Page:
This particular study was conducted by showing the ads in a natural setting, interspersed in the commercial breaks of episodes of Modern Family and NCIS. But further research from Neuro-Insight shows that this is a winning formula for social media ads as well.
In a study of in-feed social video ads, the research found that ads with an early story arc were 58% more likely to be viewed past 3 seconds, and the presence of people in the ad increased emotional intensity by 133%.
Across Facebook, YouTube, Instagram, TV, and every other ad distribution channel, candidates need to jump into a compelling personal narrative from the start.
Show real people experiencing real emotions
Stock video is the bane of the marketing and advertising world. It’s also kryptonite for political advertising.
In the ads tested, stock footage of people working, driving, etc., caused all four metrics to plummet. What worked well, however, was showing real people experiencing strong emotions.
This was most notable in the Joe Biden ad we tested, which elicited the strongest emotional response. Shots of Biden meeting and hugging voters elicited strong positive emotion. And in the Warren and Sanders ads we tested, shots of supporters responding emotionally to the candidates drove high levels of engagement.
As humans, we respond to seeing the emotional impact that candidates have on other people. This makes sense. Researchers believe we’ve evolved to mimic and adopt the emotions of others, a phenomenon called emotional contagion. Political ads are stuffed with bland stock footage; replacing that with footage of real supporters would likely deliver a serious boost.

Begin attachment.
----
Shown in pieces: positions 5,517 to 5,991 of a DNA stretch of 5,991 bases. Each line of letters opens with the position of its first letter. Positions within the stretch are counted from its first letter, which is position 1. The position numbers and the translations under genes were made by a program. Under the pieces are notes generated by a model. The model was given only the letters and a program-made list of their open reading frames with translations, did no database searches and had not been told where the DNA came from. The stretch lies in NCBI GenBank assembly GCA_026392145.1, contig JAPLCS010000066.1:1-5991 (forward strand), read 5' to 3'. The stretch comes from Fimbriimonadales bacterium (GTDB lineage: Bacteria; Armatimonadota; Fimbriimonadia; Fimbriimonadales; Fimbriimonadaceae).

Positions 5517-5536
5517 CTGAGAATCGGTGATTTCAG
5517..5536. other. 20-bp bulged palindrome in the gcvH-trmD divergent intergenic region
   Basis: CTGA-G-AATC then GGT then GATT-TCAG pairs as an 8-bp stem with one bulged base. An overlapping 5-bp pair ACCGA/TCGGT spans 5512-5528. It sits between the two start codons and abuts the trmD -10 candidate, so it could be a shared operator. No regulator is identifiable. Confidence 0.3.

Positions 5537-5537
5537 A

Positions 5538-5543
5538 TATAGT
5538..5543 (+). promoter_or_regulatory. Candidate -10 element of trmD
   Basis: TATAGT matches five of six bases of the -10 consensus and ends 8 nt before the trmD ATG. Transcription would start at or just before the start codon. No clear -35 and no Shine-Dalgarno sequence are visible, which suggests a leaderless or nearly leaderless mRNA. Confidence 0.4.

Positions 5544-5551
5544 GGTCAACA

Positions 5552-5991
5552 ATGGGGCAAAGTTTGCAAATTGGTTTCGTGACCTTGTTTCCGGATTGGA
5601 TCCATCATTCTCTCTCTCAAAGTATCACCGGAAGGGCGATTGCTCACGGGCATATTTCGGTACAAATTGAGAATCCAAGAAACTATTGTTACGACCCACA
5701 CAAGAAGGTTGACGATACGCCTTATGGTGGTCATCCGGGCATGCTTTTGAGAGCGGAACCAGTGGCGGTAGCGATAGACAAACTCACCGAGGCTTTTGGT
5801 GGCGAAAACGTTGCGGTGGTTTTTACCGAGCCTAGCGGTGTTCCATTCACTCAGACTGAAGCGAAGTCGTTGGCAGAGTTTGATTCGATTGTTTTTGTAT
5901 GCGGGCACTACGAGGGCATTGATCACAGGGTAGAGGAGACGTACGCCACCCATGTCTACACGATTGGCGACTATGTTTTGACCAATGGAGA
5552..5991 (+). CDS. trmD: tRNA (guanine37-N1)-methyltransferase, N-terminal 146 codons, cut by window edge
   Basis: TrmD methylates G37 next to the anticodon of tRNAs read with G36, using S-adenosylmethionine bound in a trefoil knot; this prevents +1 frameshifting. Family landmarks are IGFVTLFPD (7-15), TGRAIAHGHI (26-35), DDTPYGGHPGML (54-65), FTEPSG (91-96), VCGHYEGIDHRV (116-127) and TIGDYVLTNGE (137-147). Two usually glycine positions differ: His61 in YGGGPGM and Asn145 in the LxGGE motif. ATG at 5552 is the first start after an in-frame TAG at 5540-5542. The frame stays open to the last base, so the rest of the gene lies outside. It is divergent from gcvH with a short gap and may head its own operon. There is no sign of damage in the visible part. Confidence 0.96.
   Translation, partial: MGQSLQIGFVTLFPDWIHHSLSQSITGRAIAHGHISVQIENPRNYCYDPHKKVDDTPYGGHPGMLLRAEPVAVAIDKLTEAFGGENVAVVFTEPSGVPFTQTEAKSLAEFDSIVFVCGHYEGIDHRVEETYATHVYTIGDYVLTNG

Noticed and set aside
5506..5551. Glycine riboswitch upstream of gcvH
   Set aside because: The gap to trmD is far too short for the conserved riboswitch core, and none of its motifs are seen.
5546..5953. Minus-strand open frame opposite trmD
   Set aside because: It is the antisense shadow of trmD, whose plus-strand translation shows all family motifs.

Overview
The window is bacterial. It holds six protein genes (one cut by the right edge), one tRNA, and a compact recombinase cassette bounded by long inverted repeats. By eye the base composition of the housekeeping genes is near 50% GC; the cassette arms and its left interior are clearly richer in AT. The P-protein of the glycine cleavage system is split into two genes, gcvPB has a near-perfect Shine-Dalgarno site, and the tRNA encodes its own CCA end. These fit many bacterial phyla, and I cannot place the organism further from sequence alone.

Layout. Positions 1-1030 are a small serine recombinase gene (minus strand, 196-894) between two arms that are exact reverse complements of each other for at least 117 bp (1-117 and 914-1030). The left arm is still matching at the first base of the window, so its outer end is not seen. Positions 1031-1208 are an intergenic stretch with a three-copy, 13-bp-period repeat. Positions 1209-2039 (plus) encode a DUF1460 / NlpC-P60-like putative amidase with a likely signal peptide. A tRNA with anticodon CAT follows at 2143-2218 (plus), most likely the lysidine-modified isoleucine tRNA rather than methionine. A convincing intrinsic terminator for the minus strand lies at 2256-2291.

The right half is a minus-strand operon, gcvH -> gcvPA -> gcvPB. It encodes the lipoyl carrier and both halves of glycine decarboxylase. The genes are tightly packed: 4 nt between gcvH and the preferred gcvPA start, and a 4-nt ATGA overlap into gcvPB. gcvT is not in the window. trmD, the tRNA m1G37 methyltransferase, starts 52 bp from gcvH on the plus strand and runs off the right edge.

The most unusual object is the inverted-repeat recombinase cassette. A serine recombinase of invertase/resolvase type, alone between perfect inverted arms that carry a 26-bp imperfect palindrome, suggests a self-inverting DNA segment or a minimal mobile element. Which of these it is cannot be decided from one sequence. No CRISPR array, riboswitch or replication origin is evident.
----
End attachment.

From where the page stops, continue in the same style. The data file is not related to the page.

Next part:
Focus on the issues, but make them human
Many candidates want to focus on the issues. But it can be difficult to do so while still holding voters’ attention.
Take the Bernie Sanders ad we tested. It dives right into Sanders’s work on issues such as raising wages, healthcare, and civil rights. But the end result wasn’t memorable or engaging for respondents.
We also saw dips across all four metrics for Warren’s and Biden’s ads when they transitioned from their personal stories to the issues, although they did find some strategies that worked.
Warren’s ad, for example, drove high levels of memory encoding and emotional response when she talked about second chances and the racial wealth gap. She speaks about these issues in an empathetic way, and voters lean in, perhaps buoyed by the personal connection she’s established at the top of the ad.